Cardiac MRI and CT are increasingly used in the diagnosis and management of patients with congenital heart disease as an imaging adjunct to echocardiography. The benefits and limitations of both modalities are highlighted, with a focus on the anatomical, functional and haemodynamic information that can be gained from the different modalities. Deciding on the imaging modality of choice must also take into account patient factors such as age, compliance, the type of congenital heart disease, and previous procedures. Future developments in CT and MRI are also discussed.
Kuberan Pushparajah, Phuoc Duong, Sujeev Mathur, and Sonya V Babu-Narayan
Meryl S Cohen and Luc L Mertens
Echocardiographic assessment of patients with transposition of the great arteries and congenitally corrected transposition requires awareness of the morphology and commonly associated lesions. The pre-operative echocardiography should include a full segmental and sequential analysis. Post-operative assessment is not possible without awareness of the type of surgical procedure performed and consists of assessing surgical connections and residual lesions.
David Messika-Zeitoun, Ian G Burwash, and Thierry Mesana
Valvular heart disease (VHD) is responsible for a major societal and economic burden. Incidence and prevalence of VHD are high and increase as the population ages, creating the next epidemic. In Western countries, the etiology is mostly degenerative or functional disease and strikes an elderly population with multiple comorbidities. Epidemiological studies have shown that VHD is commonly underdiagnosed, leading to patients presenting late in their disease course, to an excess risk of mortality and morbidity and to a missed opportunity for intervention. Once diagnosed, VHD is often undertreated with patients unduly denied intervention, the only available curative treatment. This gap between current recommendations and clinical practice and the marked under-treatment is at least partially related to poor knowledge of current National and International Societies Guidelines. Development of a valvular heart team involving multidisciplinary valve specialists including clinicians, imaging specialists, interventional cardiologists and surgeons is expected to fill these gaps and to offer an integrated care addressing all issues of patient management from evaluation, risk-assessment, decision-making and performance of state-of-the-art surgical and transcatheter interventions. The valvular heart team will select the right treatment for the right patient, improving cost-effectiveness and ultimately patients’ outcomes.
John B Chambers and Richard P Steeds
As heart valve disease increases in prevalence in an ageing population, comorbidities make patients increasingly hard to assess. Specialist competencies are therefore increasingly important to deliver best practice in a specialist valve clinic and to make best advantage of advances in percutaneous and surgical interventions. However, patient care is not improved unless all disciplines have specialist valve competencies, and there is little guidance about the practical details of running a specialist valve clinic. In this issue of Echo Research and Practice, the British Heart Valve Society (BHVS) and the British Society of Echocardiography (BSE) introduce a series of articles to guide all disciplines in how to run a valve clinic.
John B Chambers
Echocardiography is the key to the detection and initial assessment of valve disease. The examination helps differentiate severe from moderate disease if this is unclear from the echocardiogram, but is less useful than echocardiography for surveillance. However, the history is extremely important because symptoms are an indication for surgery in all types of valve disease. In aortic stenosis, the mortality rises soon after the onset of exertional breathlessness or chest tightness. Exercise testing is an extension of the history and may reveal symptoms in apparently asymptomatic patients. This article discusses the history, examination and exercise testing in patients either newly referred or under routine follow-up in a specialist valve clinic.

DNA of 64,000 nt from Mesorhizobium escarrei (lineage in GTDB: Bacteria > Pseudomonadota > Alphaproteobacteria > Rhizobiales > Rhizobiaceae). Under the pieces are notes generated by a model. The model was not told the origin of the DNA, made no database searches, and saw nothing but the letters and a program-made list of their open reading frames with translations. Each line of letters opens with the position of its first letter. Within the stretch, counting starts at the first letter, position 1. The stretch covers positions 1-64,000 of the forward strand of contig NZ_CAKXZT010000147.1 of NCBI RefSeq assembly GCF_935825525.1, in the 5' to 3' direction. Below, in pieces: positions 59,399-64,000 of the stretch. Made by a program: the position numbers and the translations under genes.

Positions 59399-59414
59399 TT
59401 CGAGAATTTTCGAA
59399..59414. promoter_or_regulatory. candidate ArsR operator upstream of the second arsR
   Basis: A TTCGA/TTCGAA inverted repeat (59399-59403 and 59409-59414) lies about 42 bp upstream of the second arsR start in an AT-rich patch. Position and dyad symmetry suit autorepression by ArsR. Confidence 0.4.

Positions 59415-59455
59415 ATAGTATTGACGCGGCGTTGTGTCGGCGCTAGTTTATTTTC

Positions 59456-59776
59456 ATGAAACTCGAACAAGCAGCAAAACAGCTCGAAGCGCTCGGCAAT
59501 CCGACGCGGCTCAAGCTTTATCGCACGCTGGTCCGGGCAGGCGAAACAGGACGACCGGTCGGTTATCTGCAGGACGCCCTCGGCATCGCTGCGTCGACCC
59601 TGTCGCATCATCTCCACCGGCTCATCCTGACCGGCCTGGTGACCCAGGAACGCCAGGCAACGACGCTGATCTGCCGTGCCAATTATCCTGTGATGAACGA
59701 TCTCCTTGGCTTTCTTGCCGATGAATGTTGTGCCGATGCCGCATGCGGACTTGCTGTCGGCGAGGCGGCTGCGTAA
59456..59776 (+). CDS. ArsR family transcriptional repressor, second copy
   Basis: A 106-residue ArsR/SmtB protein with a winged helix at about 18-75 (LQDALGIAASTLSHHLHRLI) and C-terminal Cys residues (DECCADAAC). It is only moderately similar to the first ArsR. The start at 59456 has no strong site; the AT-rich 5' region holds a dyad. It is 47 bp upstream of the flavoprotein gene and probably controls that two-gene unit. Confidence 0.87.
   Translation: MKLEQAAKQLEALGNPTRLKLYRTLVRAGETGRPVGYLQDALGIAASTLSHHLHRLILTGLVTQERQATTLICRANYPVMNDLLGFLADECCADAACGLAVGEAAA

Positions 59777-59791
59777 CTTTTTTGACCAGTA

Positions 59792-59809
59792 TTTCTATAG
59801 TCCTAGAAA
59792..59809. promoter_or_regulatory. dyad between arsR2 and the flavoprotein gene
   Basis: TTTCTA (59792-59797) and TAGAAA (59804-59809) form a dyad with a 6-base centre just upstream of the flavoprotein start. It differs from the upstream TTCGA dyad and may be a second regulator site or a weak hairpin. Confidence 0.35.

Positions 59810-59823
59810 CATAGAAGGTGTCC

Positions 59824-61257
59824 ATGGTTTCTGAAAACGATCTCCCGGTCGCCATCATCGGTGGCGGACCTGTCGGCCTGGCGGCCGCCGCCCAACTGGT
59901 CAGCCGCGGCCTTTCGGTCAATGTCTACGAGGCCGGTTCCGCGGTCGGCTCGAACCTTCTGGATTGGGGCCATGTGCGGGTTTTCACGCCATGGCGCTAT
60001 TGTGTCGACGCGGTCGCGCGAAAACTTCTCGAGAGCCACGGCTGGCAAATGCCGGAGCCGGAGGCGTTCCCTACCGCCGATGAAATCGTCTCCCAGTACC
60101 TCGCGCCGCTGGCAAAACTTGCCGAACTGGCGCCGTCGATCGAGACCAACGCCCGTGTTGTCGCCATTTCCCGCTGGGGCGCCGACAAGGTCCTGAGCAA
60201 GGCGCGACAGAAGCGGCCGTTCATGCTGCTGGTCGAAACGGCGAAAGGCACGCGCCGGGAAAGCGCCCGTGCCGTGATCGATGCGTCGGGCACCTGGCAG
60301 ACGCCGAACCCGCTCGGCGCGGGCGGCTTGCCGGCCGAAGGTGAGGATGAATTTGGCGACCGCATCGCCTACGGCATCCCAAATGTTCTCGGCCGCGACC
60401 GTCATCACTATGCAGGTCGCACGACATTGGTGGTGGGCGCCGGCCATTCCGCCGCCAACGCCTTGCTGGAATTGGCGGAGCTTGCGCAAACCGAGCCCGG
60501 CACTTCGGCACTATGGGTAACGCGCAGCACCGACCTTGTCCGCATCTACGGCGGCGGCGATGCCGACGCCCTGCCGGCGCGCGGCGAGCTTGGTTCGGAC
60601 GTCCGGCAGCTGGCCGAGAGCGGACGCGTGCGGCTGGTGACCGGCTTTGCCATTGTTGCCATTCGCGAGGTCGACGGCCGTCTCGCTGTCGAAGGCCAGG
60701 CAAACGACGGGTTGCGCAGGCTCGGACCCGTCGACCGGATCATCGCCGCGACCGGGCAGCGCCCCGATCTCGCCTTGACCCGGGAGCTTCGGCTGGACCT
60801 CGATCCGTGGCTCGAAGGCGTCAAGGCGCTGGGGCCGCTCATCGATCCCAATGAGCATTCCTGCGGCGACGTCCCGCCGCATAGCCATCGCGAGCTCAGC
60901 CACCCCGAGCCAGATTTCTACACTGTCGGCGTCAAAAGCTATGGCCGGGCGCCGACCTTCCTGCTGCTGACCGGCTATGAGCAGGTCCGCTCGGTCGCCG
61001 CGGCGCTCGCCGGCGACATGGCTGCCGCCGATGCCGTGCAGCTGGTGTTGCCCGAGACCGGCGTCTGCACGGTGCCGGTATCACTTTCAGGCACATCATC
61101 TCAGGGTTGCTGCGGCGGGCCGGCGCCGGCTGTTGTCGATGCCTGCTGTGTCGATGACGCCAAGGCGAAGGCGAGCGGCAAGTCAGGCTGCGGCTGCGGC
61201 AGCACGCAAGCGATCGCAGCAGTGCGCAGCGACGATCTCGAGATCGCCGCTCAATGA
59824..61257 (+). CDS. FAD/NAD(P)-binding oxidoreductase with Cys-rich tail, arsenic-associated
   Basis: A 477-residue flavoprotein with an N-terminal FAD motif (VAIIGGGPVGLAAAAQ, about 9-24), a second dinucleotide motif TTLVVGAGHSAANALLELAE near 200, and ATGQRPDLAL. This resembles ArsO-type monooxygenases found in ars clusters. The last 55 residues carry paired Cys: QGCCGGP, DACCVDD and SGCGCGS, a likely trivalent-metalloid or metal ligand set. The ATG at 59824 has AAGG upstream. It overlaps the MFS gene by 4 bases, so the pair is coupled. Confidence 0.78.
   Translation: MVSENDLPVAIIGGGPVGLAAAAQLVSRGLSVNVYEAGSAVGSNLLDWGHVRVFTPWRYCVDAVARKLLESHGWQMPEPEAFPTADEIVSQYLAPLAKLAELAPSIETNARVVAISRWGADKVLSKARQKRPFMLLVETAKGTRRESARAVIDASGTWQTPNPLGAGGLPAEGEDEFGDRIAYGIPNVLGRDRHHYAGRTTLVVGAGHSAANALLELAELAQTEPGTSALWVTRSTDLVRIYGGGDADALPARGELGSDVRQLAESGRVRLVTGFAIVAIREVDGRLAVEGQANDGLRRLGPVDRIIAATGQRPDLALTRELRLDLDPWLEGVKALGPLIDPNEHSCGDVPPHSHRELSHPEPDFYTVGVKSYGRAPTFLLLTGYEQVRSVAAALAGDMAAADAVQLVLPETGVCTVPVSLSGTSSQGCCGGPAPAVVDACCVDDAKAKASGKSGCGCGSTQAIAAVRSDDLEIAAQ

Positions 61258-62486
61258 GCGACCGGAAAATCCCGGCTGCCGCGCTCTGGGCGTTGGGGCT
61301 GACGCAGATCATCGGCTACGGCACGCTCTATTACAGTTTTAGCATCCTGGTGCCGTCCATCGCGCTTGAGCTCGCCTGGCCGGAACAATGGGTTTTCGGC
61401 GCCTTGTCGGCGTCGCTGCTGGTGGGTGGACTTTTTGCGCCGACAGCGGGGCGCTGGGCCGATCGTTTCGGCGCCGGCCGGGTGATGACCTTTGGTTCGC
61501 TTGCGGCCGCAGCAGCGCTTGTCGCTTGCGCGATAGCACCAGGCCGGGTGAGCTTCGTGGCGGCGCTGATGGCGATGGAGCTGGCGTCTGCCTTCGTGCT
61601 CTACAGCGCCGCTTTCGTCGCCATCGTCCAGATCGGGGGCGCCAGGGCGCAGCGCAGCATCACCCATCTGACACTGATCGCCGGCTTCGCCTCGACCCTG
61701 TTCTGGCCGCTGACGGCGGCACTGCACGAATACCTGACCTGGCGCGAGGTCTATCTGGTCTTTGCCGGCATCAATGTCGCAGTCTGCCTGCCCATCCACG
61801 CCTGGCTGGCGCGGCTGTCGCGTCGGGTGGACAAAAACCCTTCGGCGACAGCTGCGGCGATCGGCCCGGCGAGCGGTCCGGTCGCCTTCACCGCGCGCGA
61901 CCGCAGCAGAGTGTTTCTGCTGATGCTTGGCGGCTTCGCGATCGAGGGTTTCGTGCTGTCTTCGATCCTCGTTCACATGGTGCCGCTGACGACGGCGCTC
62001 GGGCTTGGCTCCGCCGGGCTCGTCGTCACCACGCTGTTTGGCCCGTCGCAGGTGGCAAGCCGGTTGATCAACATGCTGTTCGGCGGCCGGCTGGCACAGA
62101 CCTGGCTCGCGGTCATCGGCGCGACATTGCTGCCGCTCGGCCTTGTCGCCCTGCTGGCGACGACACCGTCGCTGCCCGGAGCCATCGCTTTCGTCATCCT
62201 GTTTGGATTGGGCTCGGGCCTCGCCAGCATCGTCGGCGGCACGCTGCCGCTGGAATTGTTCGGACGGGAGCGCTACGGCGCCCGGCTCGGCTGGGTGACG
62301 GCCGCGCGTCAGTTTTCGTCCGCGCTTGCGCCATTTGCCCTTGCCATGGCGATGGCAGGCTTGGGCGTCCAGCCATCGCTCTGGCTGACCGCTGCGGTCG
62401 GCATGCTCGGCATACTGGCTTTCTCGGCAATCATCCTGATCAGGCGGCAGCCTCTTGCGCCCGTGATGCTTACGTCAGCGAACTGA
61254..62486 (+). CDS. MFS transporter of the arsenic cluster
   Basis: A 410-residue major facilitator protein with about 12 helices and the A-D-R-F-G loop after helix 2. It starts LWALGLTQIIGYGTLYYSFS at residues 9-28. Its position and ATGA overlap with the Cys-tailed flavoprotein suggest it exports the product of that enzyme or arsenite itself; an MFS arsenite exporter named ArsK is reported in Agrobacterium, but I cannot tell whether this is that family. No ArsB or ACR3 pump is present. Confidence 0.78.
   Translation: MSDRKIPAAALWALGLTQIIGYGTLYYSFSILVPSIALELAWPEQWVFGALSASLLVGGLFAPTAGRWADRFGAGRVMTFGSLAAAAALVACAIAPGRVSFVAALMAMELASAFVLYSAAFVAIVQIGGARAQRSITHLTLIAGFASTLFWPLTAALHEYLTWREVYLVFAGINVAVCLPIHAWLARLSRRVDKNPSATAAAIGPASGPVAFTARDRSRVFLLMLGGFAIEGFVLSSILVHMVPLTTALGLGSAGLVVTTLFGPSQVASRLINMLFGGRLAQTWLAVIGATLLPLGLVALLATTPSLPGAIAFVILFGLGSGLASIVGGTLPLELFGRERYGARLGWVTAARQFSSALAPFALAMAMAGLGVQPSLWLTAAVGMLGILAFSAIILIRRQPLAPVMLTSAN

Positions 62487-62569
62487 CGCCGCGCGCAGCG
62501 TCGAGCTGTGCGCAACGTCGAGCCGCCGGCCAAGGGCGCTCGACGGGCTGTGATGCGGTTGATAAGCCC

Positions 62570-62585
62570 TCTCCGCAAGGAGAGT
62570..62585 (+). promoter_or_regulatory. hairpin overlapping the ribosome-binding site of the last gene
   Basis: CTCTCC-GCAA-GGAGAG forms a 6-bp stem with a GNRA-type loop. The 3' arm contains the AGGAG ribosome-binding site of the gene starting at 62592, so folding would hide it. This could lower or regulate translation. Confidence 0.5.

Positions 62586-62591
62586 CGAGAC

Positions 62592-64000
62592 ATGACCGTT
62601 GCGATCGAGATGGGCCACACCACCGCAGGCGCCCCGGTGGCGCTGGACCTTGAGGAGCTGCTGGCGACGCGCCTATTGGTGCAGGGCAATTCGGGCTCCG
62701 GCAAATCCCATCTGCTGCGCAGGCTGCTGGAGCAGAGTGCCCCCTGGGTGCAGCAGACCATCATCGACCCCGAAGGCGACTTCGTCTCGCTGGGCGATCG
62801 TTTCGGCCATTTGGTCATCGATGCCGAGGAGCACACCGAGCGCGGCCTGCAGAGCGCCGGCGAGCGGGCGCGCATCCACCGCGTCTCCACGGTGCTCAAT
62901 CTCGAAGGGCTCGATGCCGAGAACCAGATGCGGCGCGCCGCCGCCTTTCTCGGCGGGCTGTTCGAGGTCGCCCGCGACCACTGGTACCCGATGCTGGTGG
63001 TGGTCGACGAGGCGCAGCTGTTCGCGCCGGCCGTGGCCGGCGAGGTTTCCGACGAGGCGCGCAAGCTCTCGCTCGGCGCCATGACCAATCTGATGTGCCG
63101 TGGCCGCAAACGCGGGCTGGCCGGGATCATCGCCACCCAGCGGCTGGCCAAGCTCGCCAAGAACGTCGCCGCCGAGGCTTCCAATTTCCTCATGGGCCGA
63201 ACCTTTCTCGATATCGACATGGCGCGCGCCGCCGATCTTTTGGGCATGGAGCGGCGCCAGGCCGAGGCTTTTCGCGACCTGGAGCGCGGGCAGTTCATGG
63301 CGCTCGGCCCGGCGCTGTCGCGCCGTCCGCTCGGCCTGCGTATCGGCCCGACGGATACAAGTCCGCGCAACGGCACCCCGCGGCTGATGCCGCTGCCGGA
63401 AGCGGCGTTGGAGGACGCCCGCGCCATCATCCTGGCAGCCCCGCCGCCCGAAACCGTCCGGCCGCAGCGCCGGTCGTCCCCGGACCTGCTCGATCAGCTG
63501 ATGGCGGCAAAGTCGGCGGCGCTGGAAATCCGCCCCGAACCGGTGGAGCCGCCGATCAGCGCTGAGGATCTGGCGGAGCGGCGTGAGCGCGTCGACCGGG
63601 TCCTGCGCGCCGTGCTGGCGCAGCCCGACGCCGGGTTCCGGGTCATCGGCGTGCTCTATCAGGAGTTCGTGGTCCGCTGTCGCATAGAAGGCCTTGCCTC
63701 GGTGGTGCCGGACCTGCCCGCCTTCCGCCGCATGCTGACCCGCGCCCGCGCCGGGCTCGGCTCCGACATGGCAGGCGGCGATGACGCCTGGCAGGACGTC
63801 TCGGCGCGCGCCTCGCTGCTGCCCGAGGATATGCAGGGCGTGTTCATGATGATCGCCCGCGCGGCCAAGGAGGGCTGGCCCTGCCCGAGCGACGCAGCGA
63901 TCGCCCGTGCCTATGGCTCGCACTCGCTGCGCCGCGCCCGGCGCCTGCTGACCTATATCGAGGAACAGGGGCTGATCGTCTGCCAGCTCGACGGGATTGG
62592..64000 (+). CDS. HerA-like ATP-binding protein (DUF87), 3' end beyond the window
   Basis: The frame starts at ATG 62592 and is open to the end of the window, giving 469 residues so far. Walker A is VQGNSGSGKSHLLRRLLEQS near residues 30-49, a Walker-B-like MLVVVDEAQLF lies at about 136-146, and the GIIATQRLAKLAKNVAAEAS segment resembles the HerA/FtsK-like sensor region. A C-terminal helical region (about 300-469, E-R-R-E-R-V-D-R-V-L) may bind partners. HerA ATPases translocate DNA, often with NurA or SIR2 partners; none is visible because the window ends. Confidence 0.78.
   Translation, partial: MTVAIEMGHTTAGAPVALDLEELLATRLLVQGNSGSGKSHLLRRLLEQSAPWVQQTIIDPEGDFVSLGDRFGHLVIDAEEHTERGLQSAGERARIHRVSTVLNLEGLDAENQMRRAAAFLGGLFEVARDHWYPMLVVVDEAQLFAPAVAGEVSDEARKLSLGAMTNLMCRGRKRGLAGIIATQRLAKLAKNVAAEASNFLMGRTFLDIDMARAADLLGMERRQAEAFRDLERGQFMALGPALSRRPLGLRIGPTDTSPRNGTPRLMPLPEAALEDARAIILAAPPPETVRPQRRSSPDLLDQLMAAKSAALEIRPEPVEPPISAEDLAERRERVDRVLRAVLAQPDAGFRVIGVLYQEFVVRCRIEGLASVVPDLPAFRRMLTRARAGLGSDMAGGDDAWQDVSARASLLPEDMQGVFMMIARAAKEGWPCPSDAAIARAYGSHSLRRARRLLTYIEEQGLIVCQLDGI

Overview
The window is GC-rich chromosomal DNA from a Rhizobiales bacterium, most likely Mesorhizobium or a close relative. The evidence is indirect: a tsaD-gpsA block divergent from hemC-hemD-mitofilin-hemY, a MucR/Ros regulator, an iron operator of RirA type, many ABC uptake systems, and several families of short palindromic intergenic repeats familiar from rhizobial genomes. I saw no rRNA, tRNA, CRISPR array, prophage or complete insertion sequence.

Erwan Donal, Elena Galli, Amedeo Anselmi, Auriane Bidaut, and Guillaume Leurent
In this review, we discuss the central role of the imager in the heart team in the successful application of current guidelines for heart valve diseases to daily practice, and for improving patient care through new approaches, new techniques and new strategies for dealing with increasingly complex cases. This is an opportunity to emphasize the importance of having good imagers and the value of continuous learning in a modern heart team. It is essential to employ technological improvements and to appropriately adapt guidelines to the patients we see day to day.
Sanjeev Bhattacharyya, Denise Parkin, and Keith Pearce
The prevalence of heart valve disease is increasing as the population ages. A series of studies have shown current clinical practice is sub-optimal. Some patients are referred for surgery at advanced stages of disease with impaired ventricular function or not even considered for surgery. Valve clinics seek to improve patient outcomes by providing an expert-led, patient-centred framework of care designed to provide an accurate diagnosis with active surveillance of valve pathology and timely referral for intervention at guideline directed trigger points. A range of different valve clinic models can be adopted depending on local expertise combining the skill set of cardiologist, physiologist/scientist and nurses. Essential components to all clinics include structured clinical review, echocardiography to identify disease aetiology and severity, patient education and access to both additional diagnostic testing and a multi-disciplinary meeting for complex case review. Recommendations for training in heart valve disease are being developed. There is a growing evidence base for heart valve clinics providing better care with increased adherence to guideline recommendations, more timely referral for surgery and better patient education than conventional care.